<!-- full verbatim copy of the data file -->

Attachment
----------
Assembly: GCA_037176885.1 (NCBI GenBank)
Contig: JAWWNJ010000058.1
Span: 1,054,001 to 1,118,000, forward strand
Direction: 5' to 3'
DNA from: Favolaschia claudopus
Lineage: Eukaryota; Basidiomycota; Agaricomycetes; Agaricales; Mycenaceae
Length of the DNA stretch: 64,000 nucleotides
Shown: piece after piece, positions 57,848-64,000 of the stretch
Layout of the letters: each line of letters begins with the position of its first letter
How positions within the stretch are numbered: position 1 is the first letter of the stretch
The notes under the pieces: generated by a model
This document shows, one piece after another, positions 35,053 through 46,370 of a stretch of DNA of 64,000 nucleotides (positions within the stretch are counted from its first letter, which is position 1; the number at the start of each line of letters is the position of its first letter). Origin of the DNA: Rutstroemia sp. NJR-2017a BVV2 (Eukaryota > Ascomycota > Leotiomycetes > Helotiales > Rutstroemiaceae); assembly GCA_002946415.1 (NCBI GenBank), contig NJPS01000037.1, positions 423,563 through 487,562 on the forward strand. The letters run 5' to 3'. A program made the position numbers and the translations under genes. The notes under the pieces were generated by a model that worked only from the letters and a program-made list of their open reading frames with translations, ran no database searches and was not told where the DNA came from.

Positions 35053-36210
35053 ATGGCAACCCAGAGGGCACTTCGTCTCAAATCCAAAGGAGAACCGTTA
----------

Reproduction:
Assembly: GCA_037176885.1 (NCBI GenBank)
Contig: JAWWNJ010000058.1
Span: 1,054,001 to 1,118,000, forward strand
Direction: 5' to 3'
DNA from: Favolaschia claudopus
Lineage: Eukaryota; Basidiomycota; Agaricomycetes; Agaricales; Mycenaceae
Length of the DNA stretch: 64,000 nucleotides
Shown: piece after piece, positions 57,848-64,000 of the stretch
Layout of the letters: each line of letters begins with the position of its first letter
How positions within the stretch are numbered: position 1 is the first letter of the stretch
The notes under the pieces: generated by a model
This document shows, one piece after another, positions 35,053 through 46,370 of a stretch of DNA of 64,000 nucleotides (positions within the stretch are counted from its first letter, which is position 1; the number at the start of each line of letters is the position of its first letter). Origin of the DNA: Rutstroemia sp. NJR-2017a BVV2 (Eukaryota > Ascomycota > Leotiomycetes > Helotiales > Rutstroemiaceae); assembly GCA_002946415.1 (NCBI GenBank), contig NJPS01000037.1, positions 423,563 through 487,562 on the forward strand. The letters run 5' to 3'. A program made the position numbers and the translations under genes. The notes under the pieces were generated by a model that worked only from the letters and a program-made list of their open reading frames with translations, ran no database searches and was not told where the DNA came from.

Positions 35053-36210
35053 ATGGCAACCCAGAGGGCACTTCGTCTCAAATCCAAAGGAGAACCGTTA